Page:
What do your people believe about your company's profitability?
By Frank Hurtte
Many distributors refer to the difference in sale price and costs of goods sold as Gross Profit. I believe this is a major mistake. Here's why. When our employees here the term Gross Profit, they assume the lion's share of what I call Gross Margin goes straight to the owner.
As I crisscross distributor land talking to sales teams, I often ask this question:
"If your company buys something for $80 and sells it for $100, how much money ends up in the owner's pocket?"
The answers are mind boggling. I hear answers ranging in the $15-18 range. When I share numbers from distributor association benchmarking reports, I get blind looks of dumb disbelief. There is a big difference between the supposed 20 percent return and the actual 2-3 percent return of real distributors. The looks turn to utter amazement when I further explain that the 2 or so bucks are later taxed at rates nearing 45 percent.
For some reason most distributors have never educated their people on a critically important point. Distributors work on a razor thin margin. Lack of education creates an ongoing ignorance (not stupidity). Because the distribution model is about a whole lot of people making independent and often unsupervised business decisions, this leads to some really poor choices; especially around pricing.
As counterintuitive as it may seem, a good many distributors have left pricing decisions to customer facing employees. We discover counter salespeople with less than a years' experience negotiating and setting price levels. With this in mind, you would expect a set of detailed guidelines, rules and market price training. But most organizations focus on product feature training.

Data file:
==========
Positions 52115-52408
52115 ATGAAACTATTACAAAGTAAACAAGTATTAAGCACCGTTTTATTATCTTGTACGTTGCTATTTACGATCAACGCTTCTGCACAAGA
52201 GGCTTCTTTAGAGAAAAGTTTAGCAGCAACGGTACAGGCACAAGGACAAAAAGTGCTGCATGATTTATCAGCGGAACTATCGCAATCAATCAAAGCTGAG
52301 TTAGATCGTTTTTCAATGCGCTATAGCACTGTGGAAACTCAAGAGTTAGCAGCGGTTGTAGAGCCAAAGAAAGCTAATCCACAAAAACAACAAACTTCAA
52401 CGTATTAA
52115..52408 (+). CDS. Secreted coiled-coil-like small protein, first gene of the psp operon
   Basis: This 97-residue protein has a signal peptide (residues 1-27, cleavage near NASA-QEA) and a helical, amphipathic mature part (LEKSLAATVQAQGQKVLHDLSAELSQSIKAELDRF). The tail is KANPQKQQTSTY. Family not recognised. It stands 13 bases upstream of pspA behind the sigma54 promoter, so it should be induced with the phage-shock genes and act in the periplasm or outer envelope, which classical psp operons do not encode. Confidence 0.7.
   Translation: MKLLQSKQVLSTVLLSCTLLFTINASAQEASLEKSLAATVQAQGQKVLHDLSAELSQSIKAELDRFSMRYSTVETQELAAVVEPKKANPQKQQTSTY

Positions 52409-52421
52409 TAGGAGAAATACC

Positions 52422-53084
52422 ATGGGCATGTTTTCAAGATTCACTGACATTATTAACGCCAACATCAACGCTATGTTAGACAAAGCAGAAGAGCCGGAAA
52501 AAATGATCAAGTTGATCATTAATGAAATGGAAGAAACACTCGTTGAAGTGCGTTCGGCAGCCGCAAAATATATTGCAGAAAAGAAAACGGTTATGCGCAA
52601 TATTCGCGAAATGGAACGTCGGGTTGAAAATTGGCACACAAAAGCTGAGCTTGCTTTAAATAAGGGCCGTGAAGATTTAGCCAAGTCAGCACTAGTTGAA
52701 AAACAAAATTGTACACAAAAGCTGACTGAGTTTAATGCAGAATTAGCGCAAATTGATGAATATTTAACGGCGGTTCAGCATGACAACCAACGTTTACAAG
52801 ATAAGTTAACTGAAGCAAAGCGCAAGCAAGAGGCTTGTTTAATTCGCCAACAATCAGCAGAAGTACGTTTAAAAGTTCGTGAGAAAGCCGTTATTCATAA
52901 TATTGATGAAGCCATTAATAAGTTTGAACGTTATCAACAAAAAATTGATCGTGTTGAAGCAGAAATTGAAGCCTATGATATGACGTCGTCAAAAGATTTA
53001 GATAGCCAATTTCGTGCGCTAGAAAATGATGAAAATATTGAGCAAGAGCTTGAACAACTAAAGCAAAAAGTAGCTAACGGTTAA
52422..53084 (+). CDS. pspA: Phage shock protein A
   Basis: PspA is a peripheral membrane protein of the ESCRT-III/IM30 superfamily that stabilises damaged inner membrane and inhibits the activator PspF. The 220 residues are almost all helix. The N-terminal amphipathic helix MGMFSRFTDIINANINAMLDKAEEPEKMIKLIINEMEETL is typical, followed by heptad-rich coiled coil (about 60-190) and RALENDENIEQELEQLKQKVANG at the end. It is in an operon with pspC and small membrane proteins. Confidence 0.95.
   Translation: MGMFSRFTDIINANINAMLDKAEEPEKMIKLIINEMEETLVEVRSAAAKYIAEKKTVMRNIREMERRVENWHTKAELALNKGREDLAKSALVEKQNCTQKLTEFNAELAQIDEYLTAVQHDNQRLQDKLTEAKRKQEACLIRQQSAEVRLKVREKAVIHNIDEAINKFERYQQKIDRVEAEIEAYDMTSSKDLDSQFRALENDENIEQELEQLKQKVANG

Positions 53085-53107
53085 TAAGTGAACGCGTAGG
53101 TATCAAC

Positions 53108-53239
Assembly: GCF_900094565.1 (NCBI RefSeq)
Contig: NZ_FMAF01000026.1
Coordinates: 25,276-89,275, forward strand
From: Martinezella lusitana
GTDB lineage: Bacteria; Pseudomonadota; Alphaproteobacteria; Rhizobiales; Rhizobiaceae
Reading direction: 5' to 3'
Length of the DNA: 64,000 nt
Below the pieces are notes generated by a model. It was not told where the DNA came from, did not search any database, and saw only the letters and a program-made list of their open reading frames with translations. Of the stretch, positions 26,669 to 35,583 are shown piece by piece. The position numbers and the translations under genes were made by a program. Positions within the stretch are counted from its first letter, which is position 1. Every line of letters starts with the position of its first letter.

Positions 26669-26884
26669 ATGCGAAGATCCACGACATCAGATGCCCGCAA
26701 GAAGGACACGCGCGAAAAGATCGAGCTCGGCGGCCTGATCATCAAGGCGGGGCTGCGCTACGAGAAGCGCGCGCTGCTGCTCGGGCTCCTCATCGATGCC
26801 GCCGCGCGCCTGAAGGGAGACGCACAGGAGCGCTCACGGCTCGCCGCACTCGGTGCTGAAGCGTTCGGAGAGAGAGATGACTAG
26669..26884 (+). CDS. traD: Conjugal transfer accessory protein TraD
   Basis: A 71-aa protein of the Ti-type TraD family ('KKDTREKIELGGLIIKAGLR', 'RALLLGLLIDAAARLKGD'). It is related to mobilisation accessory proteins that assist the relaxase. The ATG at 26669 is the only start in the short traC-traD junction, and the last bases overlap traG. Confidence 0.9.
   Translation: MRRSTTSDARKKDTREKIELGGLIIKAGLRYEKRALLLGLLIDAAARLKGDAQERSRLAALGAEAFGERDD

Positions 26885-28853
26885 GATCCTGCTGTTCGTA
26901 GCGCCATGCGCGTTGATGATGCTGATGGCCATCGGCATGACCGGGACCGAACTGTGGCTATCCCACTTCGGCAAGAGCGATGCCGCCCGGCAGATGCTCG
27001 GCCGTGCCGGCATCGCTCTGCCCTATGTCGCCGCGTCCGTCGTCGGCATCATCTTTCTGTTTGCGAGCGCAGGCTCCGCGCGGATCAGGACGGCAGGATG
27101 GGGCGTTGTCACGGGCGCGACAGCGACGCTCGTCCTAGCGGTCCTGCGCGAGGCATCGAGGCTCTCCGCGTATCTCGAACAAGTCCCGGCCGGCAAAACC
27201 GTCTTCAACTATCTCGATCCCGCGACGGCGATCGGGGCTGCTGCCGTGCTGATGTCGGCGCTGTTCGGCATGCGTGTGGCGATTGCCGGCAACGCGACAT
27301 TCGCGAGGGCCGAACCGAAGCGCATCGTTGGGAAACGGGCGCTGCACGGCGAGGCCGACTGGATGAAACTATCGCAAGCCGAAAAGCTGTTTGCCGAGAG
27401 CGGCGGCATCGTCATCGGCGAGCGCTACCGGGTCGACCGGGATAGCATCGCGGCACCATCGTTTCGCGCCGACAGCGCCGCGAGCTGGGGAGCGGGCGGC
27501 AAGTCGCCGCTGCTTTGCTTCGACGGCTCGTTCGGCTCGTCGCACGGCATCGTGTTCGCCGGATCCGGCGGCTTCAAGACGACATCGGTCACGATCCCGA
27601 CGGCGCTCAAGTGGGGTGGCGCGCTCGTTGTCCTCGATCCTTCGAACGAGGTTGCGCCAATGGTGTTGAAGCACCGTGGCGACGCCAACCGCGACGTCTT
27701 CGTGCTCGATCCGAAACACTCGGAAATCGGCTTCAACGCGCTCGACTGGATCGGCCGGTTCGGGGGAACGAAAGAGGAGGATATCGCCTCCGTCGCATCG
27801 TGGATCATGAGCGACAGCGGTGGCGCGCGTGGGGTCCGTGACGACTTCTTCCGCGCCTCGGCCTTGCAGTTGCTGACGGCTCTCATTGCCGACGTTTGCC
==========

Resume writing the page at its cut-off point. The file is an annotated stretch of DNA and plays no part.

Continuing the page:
Left to fend for themselves, new employees are forced to pick up price training from wherever they can get it. Often, this means oral traditions where cost plus some percentage is the safe level. At least until the customer pushes back.
Speaking of customer pushback, I have been privy to purchasing training where buyers are trained to say, "Gee that's a little more than I expected" after every price quotation. Add this little purchasing trick to our lack of pricing and business understanding and we have a huge problem. But, it's not a problem confined to new comers to our industry.
Most customer facing people stare down a couple of dozen pricing related issues every day. Setting prices and establishing margins come up far more often than most managers realize. Every time a customer buys a product they have never purchased before, the seller must make a split second decision. New products, variations of old products create the same moment. So too, do new vendors and technologies. And without solid understanding of the business model, it's easy for the employee to make the wrong decision.
How do we break out of this situation?
The first step is actually pretty easy. Creating an awareness sets a person's mind into action. Posed with the question, how much of a discount can we give customers in a two percent business starts the process. Simply talking about it can make a difference with a few of the more astute employees. Back this information up with some other rules of thumb. For instance (and using the Profit Analysis Report of one distributor association), distributors in our industry must make an average of 24.6 percent gross margin to break even or the cost of processing a special order for a none stock item costs around 67 dollars.